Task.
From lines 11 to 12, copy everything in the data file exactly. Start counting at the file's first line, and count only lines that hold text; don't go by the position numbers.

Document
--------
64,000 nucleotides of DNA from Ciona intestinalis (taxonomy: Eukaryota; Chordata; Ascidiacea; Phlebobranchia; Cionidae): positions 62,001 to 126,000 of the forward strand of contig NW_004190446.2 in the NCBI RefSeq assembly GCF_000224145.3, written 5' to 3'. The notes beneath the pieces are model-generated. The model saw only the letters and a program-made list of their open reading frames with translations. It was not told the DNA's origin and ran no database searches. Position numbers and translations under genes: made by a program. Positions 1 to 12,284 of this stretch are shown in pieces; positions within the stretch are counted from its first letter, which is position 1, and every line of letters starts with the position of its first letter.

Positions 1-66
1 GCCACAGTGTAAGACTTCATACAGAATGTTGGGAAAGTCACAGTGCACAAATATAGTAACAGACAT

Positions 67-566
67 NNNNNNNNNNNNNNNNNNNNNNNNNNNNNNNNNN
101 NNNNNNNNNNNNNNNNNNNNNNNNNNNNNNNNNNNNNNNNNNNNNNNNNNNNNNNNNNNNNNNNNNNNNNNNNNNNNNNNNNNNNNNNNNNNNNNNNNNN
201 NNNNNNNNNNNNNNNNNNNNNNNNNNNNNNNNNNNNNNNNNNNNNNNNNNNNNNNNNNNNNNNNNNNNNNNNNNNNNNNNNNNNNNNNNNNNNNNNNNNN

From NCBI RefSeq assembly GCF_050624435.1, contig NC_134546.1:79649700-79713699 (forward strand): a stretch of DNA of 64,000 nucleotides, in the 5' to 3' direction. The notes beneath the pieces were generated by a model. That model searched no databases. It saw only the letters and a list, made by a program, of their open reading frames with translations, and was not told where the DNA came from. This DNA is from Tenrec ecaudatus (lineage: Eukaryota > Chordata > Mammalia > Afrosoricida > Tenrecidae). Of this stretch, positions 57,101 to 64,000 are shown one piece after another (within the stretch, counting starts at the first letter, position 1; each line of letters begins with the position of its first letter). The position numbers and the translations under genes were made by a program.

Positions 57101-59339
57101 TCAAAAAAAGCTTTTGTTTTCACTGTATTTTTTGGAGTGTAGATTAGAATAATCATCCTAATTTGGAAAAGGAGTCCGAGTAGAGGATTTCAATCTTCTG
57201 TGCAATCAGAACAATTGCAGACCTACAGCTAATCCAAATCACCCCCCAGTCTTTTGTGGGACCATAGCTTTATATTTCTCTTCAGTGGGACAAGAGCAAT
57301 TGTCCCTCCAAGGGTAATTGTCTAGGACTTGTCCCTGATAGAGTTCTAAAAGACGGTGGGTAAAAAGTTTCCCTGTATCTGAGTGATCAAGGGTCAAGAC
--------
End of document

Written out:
57201 TGCAATCAGAACAATTGCAGACCTACAGCTAATCCAAATCACCCCCCAGTCTTTTGTGGGACCATAGCTTTATATTTCTCTTCAGTGGGACAAGAGCAAT
57301 TGTCCCTCCAAGGGTAATTGTCTAGGACTTGTCCCTGATAGAGTTCTAAAAGACGGTGGGTAAAAAGTTTCCCTGTATCTGAGTGATCAAGGGTCAAGAC